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Coriolanus :: Characters

Coriolanus Characters

Caius Martius, called Coriolanus, is a Roman general of aristocratic birth, a deeply proud man of deep integrity and an astounding lack of social skills. 

 
 

Titus Lartius is a Roman senator and general who fights with Coriolanus at Corioles, though he is less audacious that his fellow commander. 

 
 

Cominius is the chief Roman general, a senator in overall command of the war against the Volscians. 

 
 

Menenius Agrippa is an old Roman patrician, beloved by the people due to his charming honesty about his own failings. 

 
 

Sicinus Velutus is an old bearded man named as one of the tribunes of the Roman people after the latter’s riots force the establishment of that office. 

 
 

Junius Brutus is an old bearded man named as one of tribunes of the Roman people after the latter’s riots force the establishment of that office. 

 
 

Young Martius is Coriolanus’s young son, who takes after his father both in looks and in his taste for torturing butterflies. 

 
 

A Roman Herald precedes the returning victorious Roman army, making the formal announcement of Coriolanus’s feats and new honorable name.

 
 

Nicanor is a Roman turncoat who spies for the Volscians and has shaved off his beard to not be recognized by his former compatriots.

 
 

Tullus Aufidius is the leader of the Volscian army and Rome and Coriolanus’s greatest enemy. 

 
 

Lieutenant to Aufidius is a faithful follower of his general, and is disturbed to see Coriolanus win the hearts of his fellow soldiers, as it diminishes Aufidius. 

 
 

Adrian is a Volscian who is oddly friendly with a Roman named Nicanor, and acts as a spy for the state.

 
 

A Citizen of Antium shows the disguised Coriolanus where Aufidius’s house is. 

 
 

Volumnia is Coriolanus’s mother, a stiff-backed, haughty, proud and unbending woman.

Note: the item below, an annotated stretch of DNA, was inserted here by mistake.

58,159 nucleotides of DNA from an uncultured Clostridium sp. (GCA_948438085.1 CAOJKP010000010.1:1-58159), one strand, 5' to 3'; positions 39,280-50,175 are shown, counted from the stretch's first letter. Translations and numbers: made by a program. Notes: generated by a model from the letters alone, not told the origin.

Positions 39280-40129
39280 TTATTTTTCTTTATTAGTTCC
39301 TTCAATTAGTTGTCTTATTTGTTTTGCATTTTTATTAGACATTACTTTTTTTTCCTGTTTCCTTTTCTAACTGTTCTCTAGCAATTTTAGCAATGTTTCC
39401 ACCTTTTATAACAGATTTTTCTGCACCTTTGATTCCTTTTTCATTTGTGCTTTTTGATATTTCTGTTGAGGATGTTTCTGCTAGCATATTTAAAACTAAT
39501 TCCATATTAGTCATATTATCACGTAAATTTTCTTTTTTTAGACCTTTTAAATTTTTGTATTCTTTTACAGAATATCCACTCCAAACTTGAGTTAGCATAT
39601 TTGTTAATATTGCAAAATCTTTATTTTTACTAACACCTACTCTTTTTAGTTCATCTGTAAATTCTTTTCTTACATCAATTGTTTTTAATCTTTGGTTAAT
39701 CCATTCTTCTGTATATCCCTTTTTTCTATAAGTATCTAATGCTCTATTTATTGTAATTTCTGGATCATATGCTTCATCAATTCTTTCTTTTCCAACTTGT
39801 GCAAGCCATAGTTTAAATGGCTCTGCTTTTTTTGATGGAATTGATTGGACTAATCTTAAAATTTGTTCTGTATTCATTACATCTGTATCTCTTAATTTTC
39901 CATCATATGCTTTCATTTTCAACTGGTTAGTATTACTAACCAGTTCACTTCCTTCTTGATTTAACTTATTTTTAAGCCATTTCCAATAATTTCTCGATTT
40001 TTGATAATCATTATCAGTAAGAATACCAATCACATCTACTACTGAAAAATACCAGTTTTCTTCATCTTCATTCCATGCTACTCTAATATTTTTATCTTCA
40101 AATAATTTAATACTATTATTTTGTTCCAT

Virgilia is Coriolanus’s wife, a young woman who loves her husband and is terrified at the thought of anything happening to him. 

 
 

Valeria is a lady of Rome renowned for her chastity and nobility, who keeps up with the news. 

 
 

A Gentlewoman serves Volumnia and Virgilia, and announces the arrival of Valeria.

 
 

A Scout [mute role] leads Lartius and his army to the Roman camp.

 
 

A Volscian Soldier urges Aufidius to leave the field of battle and evade capture. He is afraid of Coriolanus.

 
 

The First Officer is one of the officials of the Senate, in charge of preparing the chamber for events. 

 
 

The Second Officer is one of the officials of the Senate, in charge of preparing the chamber for events. He is quite impressed by Coriolanus.

 
 

The First Aedile is an officer commanded by the tribunes, empowered to arrest citizens at their command. 

 
 

The Second Aedile is an officer commanded by the tribunes, empowered to arrest citizens at their command. 

 
 

The First Roman Senator requests that Martius (later Coriolanus) join Cominius in the war against the Volscians. 

 
 

The Second Roman Senator urges Coriolanus to leave the Forum before he is torn to pieces by the mob, in the hopes that they can be calmed down in his absence. 

 
 

Lieutenant to Lartius is charged with guarding the ports the Romans have captured from the Volscians.

 
 

The First Volscian Senator trusts Aufidius’s opinion about the Romans and how much they know. 

 
 

The Second Volscian Senator entrusts the Volscian army to Aufidius.

 
 

An Usher [mute role] accompanies Valeria on her visit to Volumnia and Virgilia.

 
 

The First Messenger comes to fetch Caius Martius (later Coriolanus) with the news that he is needed to defend Rome from the attacking Volscians. 

 
 

The Second Messenger comes to inform Caius Martius (later Coriolanus) and Lartius of Cominius’s whereabouts. 

 
 

The Third Messenger brings Brutus and Sinicus their summons to the Capitol to hear Coriolanus’s nomination as Consul. 

 
 

The First Roman Soldier refuses to follow Caius Martius (later Coriolanus) inside the gates of Corioli, considering such an action idiotic in the extreme.